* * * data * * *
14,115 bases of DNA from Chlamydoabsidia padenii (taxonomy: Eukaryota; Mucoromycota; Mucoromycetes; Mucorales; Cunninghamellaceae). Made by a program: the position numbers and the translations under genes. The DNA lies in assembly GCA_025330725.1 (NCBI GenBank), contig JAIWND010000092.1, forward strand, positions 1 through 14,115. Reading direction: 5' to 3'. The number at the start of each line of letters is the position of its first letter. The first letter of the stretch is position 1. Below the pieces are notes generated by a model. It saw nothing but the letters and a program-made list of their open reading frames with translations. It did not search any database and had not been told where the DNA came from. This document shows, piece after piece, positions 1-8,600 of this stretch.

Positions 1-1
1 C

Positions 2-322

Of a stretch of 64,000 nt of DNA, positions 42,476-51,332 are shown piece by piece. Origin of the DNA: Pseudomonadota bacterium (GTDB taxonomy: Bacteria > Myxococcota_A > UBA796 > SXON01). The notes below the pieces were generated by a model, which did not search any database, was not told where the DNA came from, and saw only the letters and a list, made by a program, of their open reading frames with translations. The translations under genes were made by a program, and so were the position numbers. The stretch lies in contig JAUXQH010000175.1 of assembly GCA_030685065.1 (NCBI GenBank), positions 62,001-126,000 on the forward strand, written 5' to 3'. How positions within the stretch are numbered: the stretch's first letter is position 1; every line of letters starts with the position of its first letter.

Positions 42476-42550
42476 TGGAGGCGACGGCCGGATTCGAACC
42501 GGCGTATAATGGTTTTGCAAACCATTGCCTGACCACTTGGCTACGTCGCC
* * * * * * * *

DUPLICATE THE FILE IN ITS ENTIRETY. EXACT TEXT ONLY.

14,115 bases of DNA from Chlamydoabsidia padenii (taxonomy: Eukaryota; Mucoromycota; Mucoromycetes; Mucorales; Cunninghamellaceae). Made by a program: the position numbers and the translations under genes. The DNA lies in assembly GCA_025330725.1 (NCBI GenBank), contig JAIWND010000092.1, forward strand, positions 1 through 14,115. Reading direction: 5' to 3'. The number at the start of each line of letters is the position of its first letter. The first letter of the stretch is position 1. Below the pieces are notes generated by a model. It saw nothing but the letters and a program-made list of their open reading frames with translations. It did not search any database and had not been told where the DNA came from. This document shows, piece after piece, positions 1-8,600 of this stretch.

Positions 1-1
1 C

Positions 2-322

Of a stretch of 64,000 nt of DNA, positions 42,476-51,332 are shown piece by piece. Origin of the DNA: Pseudomonadota bacterium (GTDB taxonomy: Bacteria > Myxococcota_A > UBA796 > SXON01). The notes below the pieces were generated by a model, which did not search any database, was not told where the DNA came from, and saw only the letters and a list, made by a program, of their open reading frames with translations. The translations under genes were made by a program, and so were the position numbers. The stretch lies in contig JAUXQH010000175.1 of assembly GCA_030685065.1 (NCBI GenBank), positions 62,001-126,000 on the forward strand, written 5' to 3'. How positions within the stretch are numbered: the stretch's first letter is position 1; every line of letters starts with the position of its first letter.

Positions 42476-42550
42476 TGGAGGCGACGGCCGGATTCGAACC
42501 GGCGTATAATGGTTTTGCAAACCATTGCCTGACCACTTGGCTACGTCGCC